I’m not a first-timer, since I did Nano last November and two Camp Nanos over the spring and summer. Therefore, I am not new at all to the feeling of being hopelessly behind in a word count goal that seemed impossible to begin with.
So if I’m not going to make my word count anyway, why am I doing Nanowrimo? Here’s why I think everyone should do it:
One of my biggest problems as a writer is not writing. I have a million story ideas, any one of which could win me the Caldecott Medal and make me as rich as J. K. Rowling. But they’re all still stuck in my head, unable to find words to turn them into those beautiful money-making items called books. It seems whenever I start writing a hundred different things I didn’t even feel like doing before pop up and seem much more fun than writing.
Nanowrimo makes you write by giving you:
a) a goal and
b) a commitment.
(And c) a lot of guilt if you don’t make the goal.)
2. It makes you prioritize writing
Mainly because it’s just for a month. “I can do *insert fun activity here* next month, but this month I need to focus on Nano.” Other things can wait, but Nano won’t.
3. It connects you with other writers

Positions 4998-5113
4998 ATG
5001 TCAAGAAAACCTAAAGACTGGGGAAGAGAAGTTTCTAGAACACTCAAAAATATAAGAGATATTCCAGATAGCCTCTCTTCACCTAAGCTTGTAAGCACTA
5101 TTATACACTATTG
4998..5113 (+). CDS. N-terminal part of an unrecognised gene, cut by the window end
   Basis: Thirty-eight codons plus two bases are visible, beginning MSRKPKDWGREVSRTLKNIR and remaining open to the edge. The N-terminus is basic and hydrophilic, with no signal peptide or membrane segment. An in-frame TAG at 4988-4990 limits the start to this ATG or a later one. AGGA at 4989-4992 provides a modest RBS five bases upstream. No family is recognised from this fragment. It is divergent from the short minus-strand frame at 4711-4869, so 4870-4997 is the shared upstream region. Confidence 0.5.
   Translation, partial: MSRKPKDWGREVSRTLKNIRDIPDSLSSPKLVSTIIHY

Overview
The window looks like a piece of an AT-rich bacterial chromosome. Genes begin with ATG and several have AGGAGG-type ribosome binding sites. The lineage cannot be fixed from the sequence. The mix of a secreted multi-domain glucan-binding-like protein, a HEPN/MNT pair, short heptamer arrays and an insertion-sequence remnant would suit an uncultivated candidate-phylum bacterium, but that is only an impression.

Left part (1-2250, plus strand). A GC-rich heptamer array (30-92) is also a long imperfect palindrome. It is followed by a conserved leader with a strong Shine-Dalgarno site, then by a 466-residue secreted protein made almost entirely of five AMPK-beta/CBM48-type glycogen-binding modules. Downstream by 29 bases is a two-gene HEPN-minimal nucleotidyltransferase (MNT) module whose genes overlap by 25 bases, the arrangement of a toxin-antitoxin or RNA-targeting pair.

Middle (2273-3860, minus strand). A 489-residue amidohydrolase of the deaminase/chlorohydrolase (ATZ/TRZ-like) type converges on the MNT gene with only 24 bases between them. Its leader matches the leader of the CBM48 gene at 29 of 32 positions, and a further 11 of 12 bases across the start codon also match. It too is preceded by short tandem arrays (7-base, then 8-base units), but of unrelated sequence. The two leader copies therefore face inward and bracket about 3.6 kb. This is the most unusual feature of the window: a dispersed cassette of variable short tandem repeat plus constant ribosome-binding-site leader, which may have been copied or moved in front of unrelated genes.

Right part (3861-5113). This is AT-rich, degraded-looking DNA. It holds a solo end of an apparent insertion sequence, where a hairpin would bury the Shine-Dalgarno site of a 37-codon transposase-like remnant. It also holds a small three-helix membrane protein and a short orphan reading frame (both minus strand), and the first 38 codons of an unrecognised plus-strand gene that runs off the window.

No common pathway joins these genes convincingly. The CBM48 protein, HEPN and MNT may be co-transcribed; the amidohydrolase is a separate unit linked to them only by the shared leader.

You get to meet lots of fun people while procrastinating on the Nano forums. Not that I’m condoning that, of course.
4. It teaches you to fail
Failure is important. See here. I’m sure most of us really don’t need to learn to fail since we probably spend our time doing little else (or am I the only one?), but failure can teach more lessons than success can. Sometimes learning to fail is the biggest lesson to learn from failing--learning to let go of the unattainable and unsatisfying dream of perfection and being willing to do something even if you can't do it perfectly.
5. Whatever you write is more than you had written before
Even if you only write 40,000 words, or 10,000 or 500, that’s still something written. That’s more than you had before. Maybe you didn’t make your word count goal, but if you wrote anything then you've accomplished something.
So maybe I won’t make the word count goal this month, but I’ve already written over 3,000 words in blog posts, fanfiction, and--look at that--actually writing the novel I’m supposed to be working on this month. (Please ignore the fact that 3,000 words is lamentably below the mark I’m supposed to be at right now.)